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I would like to know if Android devices make active or passive scan when looking for the AP to connect. I've already made a test using Wireshark and wifi sniffer and it seems that while an iPhone sends Probe Request frames to discover available APs (active scan), my Android device sometimes sends Probe Request frame, but most of the times it does not send Probe Request frames at all, but waits for the AP to send a Beacon frame (passive scan).

I've been looking for some official info/documentation concerning this topic, but haven't found anything useful yet. I would be very grateful if someone could provide me with the answer to this question.

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    When a mobile phone is actively scanning for an AP, it should be sending a probe request, not a beacon frame. The mobile phone should be looking for a beacon or probe response. – mattm Dec 13 '15 at 15:45
  • @mattm You are right. I've edited the question, so that it is correct right now. – fragon Jan 17 '16 at 12:42
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The only "official" explanation I found is in this comment (dated July 2009) in the Git repositories on android:

wifi: WifiManager.startScan() will now do passive scans by default.

Active scans will only happen if an hidden AP is in use, or if the new method WifiManager.startScanActive() is called.

The existence of an hidden function to start an active scan (reported here) suggests that the normal scanning function is indeed passive. This is to be taken with a grain of salt, though, as the Android documentation doesn't explicitly tell if the function WifiManager.startScan() is passive or not.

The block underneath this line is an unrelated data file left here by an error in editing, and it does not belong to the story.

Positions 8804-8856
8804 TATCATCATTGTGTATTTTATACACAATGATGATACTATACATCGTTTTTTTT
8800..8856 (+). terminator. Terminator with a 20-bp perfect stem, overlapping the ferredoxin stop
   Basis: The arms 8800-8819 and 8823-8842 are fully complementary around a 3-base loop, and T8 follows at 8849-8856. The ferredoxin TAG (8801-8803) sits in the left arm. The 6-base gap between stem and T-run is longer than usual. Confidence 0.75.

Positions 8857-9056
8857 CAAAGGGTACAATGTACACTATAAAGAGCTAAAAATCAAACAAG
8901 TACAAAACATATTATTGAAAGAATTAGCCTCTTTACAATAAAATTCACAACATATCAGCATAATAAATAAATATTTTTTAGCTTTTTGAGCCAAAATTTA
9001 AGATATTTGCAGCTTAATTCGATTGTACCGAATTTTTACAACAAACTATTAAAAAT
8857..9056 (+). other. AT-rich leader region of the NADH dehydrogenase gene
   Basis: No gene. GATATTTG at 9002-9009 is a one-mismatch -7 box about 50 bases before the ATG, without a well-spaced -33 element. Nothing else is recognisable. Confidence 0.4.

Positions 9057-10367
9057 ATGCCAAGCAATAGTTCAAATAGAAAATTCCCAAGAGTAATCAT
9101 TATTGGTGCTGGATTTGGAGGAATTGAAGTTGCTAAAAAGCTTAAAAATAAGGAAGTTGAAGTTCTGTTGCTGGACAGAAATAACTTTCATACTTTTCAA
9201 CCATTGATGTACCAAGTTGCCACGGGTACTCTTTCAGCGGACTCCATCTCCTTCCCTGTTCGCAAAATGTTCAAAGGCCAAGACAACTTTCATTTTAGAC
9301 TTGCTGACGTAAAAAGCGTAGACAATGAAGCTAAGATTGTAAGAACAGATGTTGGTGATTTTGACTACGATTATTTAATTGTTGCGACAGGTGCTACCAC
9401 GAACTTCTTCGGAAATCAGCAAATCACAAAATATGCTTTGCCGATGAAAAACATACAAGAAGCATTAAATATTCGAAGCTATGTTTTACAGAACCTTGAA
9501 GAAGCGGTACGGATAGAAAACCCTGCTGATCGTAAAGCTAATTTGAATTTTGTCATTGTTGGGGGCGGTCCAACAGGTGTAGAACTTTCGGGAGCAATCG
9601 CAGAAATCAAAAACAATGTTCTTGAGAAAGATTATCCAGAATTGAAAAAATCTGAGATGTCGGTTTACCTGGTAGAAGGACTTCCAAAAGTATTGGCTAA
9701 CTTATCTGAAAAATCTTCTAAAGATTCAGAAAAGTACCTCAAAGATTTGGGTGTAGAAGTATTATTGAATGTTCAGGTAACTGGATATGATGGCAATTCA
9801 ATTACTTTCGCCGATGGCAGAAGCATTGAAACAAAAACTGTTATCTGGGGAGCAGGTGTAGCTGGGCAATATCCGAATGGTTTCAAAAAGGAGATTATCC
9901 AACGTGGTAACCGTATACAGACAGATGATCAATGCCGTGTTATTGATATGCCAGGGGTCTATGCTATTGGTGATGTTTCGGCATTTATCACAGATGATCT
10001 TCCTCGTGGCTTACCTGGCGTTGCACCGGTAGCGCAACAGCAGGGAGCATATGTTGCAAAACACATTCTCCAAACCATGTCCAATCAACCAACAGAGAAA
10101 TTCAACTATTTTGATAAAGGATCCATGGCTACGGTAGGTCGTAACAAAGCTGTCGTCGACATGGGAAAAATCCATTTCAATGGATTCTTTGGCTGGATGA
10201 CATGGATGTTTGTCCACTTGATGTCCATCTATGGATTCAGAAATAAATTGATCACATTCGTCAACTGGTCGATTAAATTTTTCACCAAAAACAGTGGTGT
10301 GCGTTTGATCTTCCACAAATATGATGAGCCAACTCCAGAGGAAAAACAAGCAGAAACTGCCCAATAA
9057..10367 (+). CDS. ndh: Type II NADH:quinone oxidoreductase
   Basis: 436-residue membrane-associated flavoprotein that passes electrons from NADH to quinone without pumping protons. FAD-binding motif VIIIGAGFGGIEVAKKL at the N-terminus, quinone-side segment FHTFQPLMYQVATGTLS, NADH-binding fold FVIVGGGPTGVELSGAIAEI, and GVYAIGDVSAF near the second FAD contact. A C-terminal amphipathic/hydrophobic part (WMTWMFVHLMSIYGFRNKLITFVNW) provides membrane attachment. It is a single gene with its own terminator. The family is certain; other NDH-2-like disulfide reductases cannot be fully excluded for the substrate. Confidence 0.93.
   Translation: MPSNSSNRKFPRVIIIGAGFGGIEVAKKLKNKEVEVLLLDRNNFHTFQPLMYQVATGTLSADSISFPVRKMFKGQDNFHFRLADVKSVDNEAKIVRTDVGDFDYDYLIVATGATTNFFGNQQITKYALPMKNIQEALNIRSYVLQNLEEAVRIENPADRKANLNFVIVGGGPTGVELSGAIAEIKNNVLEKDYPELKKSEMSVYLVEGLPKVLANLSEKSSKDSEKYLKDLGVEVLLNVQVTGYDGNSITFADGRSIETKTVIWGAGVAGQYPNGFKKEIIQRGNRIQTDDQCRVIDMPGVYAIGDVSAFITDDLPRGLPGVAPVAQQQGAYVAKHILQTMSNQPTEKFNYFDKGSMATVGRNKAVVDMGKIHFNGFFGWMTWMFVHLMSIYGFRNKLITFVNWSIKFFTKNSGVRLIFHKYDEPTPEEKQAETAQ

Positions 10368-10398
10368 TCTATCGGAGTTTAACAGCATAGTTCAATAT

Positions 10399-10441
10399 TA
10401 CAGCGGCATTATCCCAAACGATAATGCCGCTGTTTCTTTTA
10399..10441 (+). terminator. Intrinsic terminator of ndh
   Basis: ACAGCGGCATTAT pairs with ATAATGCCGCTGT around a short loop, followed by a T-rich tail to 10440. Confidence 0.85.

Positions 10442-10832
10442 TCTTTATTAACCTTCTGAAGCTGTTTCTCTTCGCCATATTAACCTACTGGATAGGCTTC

Also related: this two posts on SO (post 1, post 2) report that the scanning activity is passive (post 1) and that since android 4.3 it not even possible to call the active scan method (post 2) - but there is no link to official sources.

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I have been searching for the official document for an exact answer too. But I couldn't find any. Hence I'm writing this base my own assumption. I believe a client device(mobile in this case) does both the active and passive scan. My reasons are as below:

  1. When a mobile activates the WiFi interface, it needs to scan for the beacons by nearby AP so that the available SSIDs will be listed for connection. This is a passive scanning mode.
  2. A mobile which has been connected to several SSIDs before will bust the probe request frames(with all the SSIDs) to nearby AP and if the SSID match, the AP will respond to the probe request and the connection/authentication process will begin. This is an active scanning mode.
  3. Special case for the AP with hidden SSID. When the user manually connecting to the hidden SSID, the mobile device will generate a probe request and broadcast it to the nearby AP. When the SSID matched any of the AP, it will follow by connection/authentication process. This is an active scanning mode too.

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